At a recent sales conference I took notes as the keynote speaker argued that our words account for only 7 per cent of our communication effectiveness. Tonality accounts for 38 per cent and body language 55 per cent. The speaker’s point was that salespeople should focus more on body language to improve their effectiveness.
What happens, though, when your prospect is on the other end of a phone line?
You then only have your words and tonality. It takes a special person with special skills to succeed in these circumstances – to build rapport, qualify the prospect, make the presentation, address objections, create a sense of urgency and close the sale.
The first and perhaps most important of these skills is building rapport – without rapport, an effective sales presentation cannot progress. When you have rapport, your conversation is more relaxed, your prospect is more comfortable, they trust you more and they are more open to your suggestions and recommendations.
So what are the key steps to rapport-building on the telephone? These are my top ten:
Get the prospect’s name. And use it! When you demonstrate to the person on the end of the line that you care enough to remember their name, you get their attention, acknowledge their identity and validate their status as someone worth speaking to. This makes them feel good. After all, their name is one of the first words they heard as a baby. Just make sure you’re accurate … nothing is more off-putting than being called by the wrong name. You’ll quickly lose all credibility in the eyes of “Julie” if you continually call her “Judy”. It’s best to check with the company’s receptionist first if you’re not sure, especially if it’s a name you’re unfamiliar with.
Maintain positive body language. Even though your prospect can see it. There is a place for body language on the phone after all. Your tone is affected by your posture and mood, so your prospect will notice the change in your voice when sit upright, or even stand, and smile broadly. A smile has a positive effect on you tonality, your vocal inflexions, the volume and pace of your speech, and even the words you choose. So sit upright, focus on the task and smile before you dial!
Listen. Intently and actively! As you listen to everything your prospect says, take notes and repeat back, when you can, what they’ve said to you. For example:
“That’s interesting Stephanie. You’re saying that your previous supplier of widgets was reliable but a bit expensive. Is that correct?”
People like to be heard. It makes them feel important and validated. Active listening demonstrates to your prospect that you care about what they’re saying.
Ask open-ended questions. Give your prospect the opportunity to enter the conversation by asking open-ended questions. Questions like How, When, Who and Why require more than a simple ‘Yes’ or ‘No’ response and enable you to build a two-way conversation. You can even use a statement like “Tell me about …” The more your prospect speaks, the more engaged they are likely to be in the conversation.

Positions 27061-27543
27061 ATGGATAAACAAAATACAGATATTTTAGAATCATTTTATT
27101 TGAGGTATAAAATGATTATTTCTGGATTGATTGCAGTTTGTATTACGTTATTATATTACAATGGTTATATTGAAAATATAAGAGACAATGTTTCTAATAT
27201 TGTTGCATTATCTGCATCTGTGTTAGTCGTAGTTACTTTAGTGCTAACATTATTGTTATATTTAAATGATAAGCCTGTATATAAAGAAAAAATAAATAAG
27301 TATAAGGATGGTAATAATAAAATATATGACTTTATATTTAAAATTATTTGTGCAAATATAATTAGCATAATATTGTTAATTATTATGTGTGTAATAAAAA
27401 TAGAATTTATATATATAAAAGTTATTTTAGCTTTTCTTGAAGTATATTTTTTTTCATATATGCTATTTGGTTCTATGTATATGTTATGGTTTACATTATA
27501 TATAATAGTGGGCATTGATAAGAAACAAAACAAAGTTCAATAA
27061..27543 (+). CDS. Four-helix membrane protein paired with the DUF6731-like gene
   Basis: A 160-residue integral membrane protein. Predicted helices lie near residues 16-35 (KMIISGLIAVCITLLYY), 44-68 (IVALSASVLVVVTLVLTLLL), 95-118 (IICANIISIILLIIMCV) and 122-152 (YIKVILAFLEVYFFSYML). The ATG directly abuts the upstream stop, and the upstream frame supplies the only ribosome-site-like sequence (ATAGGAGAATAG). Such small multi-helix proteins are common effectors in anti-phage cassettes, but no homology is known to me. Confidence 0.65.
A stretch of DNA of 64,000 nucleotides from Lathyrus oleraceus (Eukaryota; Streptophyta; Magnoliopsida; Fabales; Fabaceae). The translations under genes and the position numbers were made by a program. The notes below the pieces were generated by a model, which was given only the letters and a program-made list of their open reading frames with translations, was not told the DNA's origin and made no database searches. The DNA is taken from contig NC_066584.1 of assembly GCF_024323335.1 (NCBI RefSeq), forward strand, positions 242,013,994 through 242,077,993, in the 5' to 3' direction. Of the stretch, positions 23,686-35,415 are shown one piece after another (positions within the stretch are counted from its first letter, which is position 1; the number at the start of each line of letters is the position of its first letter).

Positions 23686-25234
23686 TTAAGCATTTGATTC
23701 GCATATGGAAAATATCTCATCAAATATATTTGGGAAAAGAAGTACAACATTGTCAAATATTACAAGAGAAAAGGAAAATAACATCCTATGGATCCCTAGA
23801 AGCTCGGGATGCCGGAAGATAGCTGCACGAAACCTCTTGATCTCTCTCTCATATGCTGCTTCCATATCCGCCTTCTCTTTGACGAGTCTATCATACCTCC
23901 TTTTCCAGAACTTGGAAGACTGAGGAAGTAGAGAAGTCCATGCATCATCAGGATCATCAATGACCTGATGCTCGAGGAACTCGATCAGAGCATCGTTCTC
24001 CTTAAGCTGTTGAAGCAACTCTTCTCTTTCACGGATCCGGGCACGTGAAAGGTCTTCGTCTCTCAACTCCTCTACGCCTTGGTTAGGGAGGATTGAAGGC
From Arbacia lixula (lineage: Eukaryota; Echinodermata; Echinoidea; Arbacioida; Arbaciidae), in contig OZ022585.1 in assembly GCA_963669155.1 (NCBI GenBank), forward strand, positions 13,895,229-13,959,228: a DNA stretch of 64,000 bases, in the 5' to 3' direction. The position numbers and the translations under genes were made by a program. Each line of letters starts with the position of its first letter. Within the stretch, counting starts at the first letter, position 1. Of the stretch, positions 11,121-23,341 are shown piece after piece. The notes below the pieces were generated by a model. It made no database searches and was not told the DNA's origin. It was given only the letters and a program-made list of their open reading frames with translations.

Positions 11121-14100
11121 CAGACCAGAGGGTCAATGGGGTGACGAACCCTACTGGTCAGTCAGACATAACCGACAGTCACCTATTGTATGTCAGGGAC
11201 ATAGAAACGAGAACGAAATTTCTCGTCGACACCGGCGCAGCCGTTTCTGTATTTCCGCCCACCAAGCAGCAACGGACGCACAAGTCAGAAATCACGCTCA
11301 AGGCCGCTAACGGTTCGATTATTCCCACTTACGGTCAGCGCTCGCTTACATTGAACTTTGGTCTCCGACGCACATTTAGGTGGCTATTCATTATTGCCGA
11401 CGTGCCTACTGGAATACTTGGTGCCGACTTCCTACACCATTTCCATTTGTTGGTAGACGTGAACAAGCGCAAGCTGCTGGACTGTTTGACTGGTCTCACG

Position yourself as an authority. Explain clearly who you are, in a professional sense, and how much ability you have to solve your prospect’s problems. This means knowing your product, your service and your industry well. It also means demonstrating this knowledge to your prospect.
Project your voice. If your prospect can’t understand your words, they won’t listen to the content of your message. So sit up, breathe deeply and articulate clearly and confidently.
Focus on the positive. Be solution-oriented, rather than getting bogged down in the details of the prospect’s problems. A positive mental attitude is infectious and helps to lead your prospect in the direction of working with you.
Show empathy (not sympathy). Be quick to use phrases like “I understand where you’re coming from”, “I see what you mean” and “That experience must have been rewarding.” At the same time, don’t be too quick to share a prospect’s negative perception of an issue for an extended period of time. Showing genuine empathy helps you to gain the prospect’s trust and leads them towards accepting your solution to their problem.
Articulate the purpose of your call. Always know beforehand, and communicate clearly and professionally, the desired outcome of your conversation. Your prospect is likely to become annoyed if, after a minute and a half, they still don’t know why you’ve called.
Mirror, match, pace and lead. If your prospect speaks slowly and laconically, it’s a good idea to slow your speech pattern as well. If your prospect speaks loudly and quickly, try to keep up with them. You can even repeat some of your prospect’s words. For example, if they describe an experience as ‘outstanding’, you can consider using this adjective later in the conversation.
People buy from people they like and trust. Your main objective in building rapport on the phone is to generate trust in an environment in which there are no visual cues to help either party.
Throughout your call, be present, patient and respectful. If you can build rapport and generate a high level of trust in a single phone call, you’ve progressed with your prospect along the sales cycle. You’ve begun what may develop into a long-term, professional relationship.